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As I walked out of the multiplex, I passed by a small gathering of scooter enthusiasts laughing and discussing the film. This is when it dawned on me. Even LARRY CROWNE will inevitably have its audience. Whether its like-minded hobbyists or 60+ women who still think Tom Hanks is an irresistible boy toy celebrity, there will always be an audience for every movie, good or bad.

Tom Hanks takes the directors chair on a feature film for the second time, co-writing the script with Nia Vardalos, best known for writing MY BIG FAT GREEK WEDDING. What may have drawn Hanks to this project I can only speculate, but LARRY CROWNE is far from being a respectable sophomore project to his far superior 1996 film THAT THING YOU DO!

Larry Crowne (Hanks) is a happy-go-lucky, if not slightly naïve, middle-aged man devoted to his job in retail sales. Larry is content with his simple life despite a failed marriage, that is, until life betrays him and takes a big crap on his head. Expecting to earn “Employee of the Month” yet again, Larry instead finds himself being fired simply because he never went to college. The fact that he served 20 years in the Navy right out of high school serves little in his favor, in the beginning.

As Larry copes with the recent u-turn in his life, he decides to take classes at a community college in an effort to ensure this never happens to him again. This is where he befriends a “gang” of young, scooter-riding modern bohemians and his Speech 217 teacher, Mercedes Tainot, played by Julia Roberts. This, unfortunately, is where an otherwise average popcorn rom-com takes a downhill turn toward disaster.

LARRY CROWNE actually starts out fresh and funny, deceptively drawing the audience into the subtle quirkiness of the story and its main character. I actually found myself rooting for Larry Crowne, a good guy getting screwed by the world, as so many good people out in the world today know so well. The film struggles to maintain this tone, but falls victim under the unbearable pressure of Julia Roberts’ embarrassingly absent performance.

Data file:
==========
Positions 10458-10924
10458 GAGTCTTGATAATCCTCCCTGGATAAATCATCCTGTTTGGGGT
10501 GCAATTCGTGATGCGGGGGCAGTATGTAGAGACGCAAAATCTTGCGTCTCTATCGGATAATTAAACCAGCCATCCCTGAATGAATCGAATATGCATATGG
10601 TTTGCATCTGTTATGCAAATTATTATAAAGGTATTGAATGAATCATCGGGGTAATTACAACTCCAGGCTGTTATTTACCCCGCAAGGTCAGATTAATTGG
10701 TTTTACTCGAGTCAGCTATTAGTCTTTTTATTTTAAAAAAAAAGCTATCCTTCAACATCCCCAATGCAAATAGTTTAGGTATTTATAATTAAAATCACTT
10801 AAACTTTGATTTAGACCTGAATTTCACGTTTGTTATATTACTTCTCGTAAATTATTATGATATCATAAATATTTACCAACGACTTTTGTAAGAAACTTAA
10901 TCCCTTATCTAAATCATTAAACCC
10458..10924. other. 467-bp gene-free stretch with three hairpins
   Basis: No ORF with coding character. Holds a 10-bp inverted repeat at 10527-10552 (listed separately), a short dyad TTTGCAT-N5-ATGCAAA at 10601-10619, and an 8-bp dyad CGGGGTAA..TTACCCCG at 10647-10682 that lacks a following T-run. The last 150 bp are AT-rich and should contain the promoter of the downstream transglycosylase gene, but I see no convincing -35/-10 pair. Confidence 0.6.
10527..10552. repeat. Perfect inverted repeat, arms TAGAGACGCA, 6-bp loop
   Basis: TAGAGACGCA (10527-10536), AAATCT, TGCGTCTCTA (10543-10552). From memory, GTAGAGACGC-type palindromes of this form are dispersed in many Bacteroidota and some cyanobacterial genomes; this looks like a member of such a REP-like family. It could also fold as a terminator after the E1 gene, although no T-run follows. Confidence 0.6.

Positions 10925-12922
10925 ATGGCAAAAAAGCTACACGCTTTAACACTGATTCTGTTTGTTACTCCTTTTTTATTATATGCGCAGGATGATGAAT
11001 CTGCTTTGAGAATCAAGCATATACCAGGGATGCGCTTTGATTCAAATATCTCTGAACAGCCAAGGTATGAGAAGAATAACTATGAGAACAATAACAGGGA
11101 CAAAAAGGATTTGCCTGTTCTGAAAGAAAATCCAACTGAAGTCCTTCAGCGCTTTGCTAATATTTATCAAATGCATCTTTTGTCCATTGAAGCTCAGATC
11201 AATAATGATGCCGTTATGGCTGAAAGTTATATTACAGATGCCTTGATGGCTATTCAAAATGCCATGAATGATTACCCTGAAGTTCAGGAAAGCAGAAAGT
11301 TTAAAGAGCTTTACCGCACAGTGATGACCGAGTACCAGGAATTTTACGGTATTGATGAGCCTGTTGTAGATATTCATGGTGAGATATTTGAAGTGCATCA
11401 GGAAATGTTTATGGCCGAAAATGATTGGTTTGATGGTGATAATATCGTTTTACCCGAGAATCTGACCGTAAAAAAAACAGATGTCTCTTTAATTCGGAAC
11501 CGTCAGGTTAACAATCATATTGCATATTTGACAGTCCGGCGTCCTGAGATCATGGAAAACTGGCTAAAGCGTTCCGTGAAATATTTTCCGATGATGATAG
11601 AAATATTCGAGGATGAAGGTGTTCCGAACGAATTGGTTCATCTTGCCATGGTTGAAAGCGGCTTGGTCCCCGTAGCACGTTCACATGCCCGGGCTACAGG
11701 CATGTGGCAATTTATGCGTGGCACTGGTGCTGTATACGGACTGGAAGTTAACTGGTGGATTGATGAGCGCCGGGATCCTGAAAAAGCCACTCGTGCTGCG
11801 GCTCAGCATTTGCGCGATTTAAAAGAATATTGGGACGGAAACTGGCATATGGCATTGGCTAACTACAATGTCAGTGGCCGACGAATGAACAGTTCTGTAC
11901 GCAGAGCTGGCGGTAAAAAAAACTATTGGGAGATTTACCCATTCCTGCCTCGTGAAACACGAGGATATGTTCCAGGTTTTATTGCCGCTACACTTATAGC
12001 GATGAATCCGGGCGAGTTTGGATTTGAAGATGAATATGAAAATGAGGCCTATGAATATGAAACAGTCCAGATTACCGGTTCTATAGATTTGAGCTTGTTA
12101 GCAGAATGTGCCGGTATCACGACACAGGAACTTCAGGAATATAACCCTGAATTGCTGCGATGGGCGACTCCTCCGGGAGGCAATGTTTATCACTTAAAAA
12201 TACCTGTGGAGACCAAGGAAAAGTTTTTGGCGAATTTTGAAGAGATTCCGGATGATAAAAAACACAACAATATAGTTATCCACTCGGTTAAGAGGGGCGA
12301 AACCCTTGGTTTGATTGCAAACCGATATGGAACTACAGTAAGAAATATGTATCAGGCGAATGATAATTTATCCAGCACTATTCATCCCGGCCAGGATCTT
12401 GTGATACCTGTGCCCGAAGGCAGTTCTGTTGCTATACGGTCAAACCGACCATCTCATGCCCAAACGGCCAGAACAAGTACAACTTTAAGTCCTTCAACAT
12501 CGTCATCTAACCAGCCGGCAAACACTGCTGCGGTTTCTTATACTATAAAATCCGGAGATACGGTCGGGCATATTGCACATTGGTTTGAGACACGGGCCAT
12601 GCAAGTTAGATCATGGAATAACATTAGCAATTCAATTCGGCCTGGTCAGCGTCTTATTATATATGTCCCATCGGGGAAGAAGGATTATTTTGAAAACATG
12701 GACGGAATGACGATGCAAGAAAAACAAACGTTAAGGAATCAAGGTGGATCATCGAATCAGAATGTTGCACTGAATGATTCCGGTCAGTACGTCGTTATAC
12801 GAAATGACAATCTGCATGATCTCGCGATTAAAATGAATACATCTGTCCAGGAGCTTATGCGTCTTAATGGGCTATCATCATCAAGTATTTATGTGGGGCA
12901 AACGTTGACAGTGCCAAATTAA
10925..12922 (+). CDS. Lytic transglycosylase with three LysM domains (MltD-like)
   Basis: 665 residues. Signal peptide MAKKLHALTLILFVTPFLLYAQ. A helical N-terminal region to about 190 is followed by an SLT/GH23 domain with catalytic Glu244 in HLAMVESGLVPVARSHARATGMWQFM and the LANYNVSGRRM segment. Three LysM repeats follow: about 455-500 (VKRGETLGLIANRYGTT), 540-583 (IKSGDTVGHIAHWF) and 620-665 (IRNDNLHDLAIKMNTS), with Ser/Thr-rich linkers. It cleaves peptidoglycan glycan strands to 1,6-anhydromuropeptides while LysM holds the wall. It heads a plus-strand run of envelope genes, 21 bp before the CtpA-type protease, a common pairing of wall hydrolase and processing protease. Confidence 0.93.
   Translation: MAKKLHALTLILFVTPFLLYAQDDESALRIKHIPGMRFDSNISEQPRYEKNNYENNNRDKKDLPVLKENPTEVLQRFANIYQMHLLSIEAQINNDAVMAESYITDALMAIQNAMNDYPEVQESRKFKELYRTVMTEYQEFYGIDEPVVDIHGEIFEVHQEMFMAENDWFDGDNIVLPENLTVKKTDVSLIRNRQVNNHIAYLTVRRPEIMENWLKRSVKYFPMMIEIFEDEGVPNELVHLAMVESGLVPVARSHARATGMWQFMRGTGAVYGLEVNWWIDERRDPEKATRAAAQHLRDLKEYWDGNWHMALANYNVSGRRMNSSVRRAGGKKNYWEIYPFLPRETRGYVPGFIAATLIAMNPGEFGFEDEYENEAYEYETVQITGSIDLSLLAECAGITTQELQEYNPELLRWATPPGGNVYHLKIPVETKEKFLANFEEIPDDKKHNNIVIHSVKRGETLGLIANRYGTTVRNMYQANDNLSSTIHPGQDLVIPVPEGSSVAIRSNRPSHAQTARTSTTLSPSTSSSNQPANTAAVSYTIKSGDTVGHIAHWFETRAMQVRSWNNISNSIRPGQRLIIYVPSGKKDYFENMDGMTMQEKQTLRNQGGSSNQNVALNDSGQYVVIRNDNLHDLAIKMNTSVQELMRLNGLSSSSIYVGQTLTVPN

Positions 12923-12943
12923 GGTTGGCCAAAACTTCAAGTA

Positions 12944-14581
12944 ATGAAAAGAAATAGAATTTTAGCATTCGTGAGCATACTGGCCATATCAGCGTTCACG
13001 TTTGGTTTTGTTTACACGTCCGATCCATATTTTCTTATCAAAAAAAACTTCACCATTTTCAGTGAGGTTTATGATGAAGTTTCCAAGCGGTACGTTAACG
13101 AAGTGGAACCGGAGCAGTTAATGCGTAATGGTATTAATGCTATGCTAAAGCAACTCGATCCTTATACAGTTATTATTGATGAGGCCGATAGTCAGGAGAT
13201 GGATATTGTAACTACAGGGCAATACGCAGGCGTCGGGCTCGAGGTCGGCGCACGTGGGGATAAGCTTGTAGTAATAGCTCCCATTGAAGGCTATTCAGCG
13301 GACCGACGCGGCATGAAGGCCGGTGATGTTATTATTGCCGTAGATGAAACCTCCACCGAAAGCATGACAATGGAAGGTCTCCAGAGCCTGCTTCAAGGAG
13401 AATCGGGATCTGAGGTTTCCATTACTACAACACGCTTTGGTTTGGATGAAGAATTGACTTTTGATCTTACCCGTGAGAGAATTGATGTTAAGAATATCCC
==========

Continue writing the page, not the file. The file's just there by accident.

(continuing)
I respect Tom Hanks. BIG will always be one of my fondest childhood films. I’ll forever be grateful for BAND OF BROTHERS, perhaps among the most important works of historically based war cinema. However, I get the impression that Hanks was drawn in by the message of the film and failed to see the massive flaws in the script, despite having helped write the film.

Hanks portrays Larry Crowne as a charming, yet slightly less stereotypical, Andy Griffith-type character. I couldn’t help but notice the influence of both Forrest Gump and Josh Baskin on Hanks’ performance, and I liked it. Its hard not to like Larry Crowne, the ideal Norman Rockwell-esque average Joe. Then comes Julia Roberts with an ice pick and a chip on her shoulder.

Roberts gives what I am calling, without hesitation, her worst performance. Ever. She’s unhappy, angry, apathetic, but the audience is made to assume all of this through her absence in spirit. Roberts could not have shown less emotion. Her character’s weakness for margaritas leads to one, long drunken scene that was so unconvincing that I think she’d have done better if Roberts herself were actually drunk during the shoot. Roberts’ most unfortunate crime against the audience is during one of Bryan Cranston’s few scenes, whereas Dean Tainot (Cranston, BREAKING BAD) and Mercedes have an argument at home over Dean’s inadequacies.

Roberts and Cranston could not have had any less chemistry on screen, but that’s not the fault of the man who has made Walter White an American anti-hero and household name. The two of them together in this scene is like putting a pit bull and a houseplant together in a ring and expecting them to fight. Fierce and focused, Cranston puts on a fine show, hackles raised, he does his best to carry the scene on his own back as Roberts sits there, unfeeling and uninteresting.

LARRY CROWNE does benefit from some extremely welcome supporting and cameo performances. Cedric the Entertainer (CADILLAC RECORDS) plays Larry’s garage sale-obsessed neighbor Lamar, while Taraji P. Henson (THE KARATE KID) plays his wife B’Ella. George Takei (STAR TREK) plays Larry’s Economics professor. Place tongue in cheek, he’s funny. I was also surprised by Gugu Mbatha-Raw (Don’t laugh at her name, that’s mean!) who had a cool cuteness to her that I found irresistible, making me want to go back and watch her in UNDERCOVERS. (I’m talking about the TV show. Get your mind out of the gutter.)

Oh yeah, co-writer Nia Vardalos also supplies her voice in the film as Mercedes’ Map Genie device, giving her driving directions… but really, who cares?

Where there could have been a pleasant, upbeat and comical commentary on the current state of things in the American suburbs, LARRY CROWNE ends up being a poorly written farce, saturated with clichés and sappiness. I’m not going to flat-out tell you not to see this movie, it has its moments, but if I ever have to watch LARRY CROWNE again, I’ll fast-forward through Julia Roberts’ scenes.

Overall Rating: 2 out of 5 stars

Hopeless film enthusiast; reborn comic book geek; artist; collector; cookie connoisseur; curious to no end

1 Comment

  1. whatafy

    July 2, 2011 at 12:18 pm

    Larry Crowne, opening in the same day as Transformers, has $4 mill. revenue. Their public was 75% people that are over 50.

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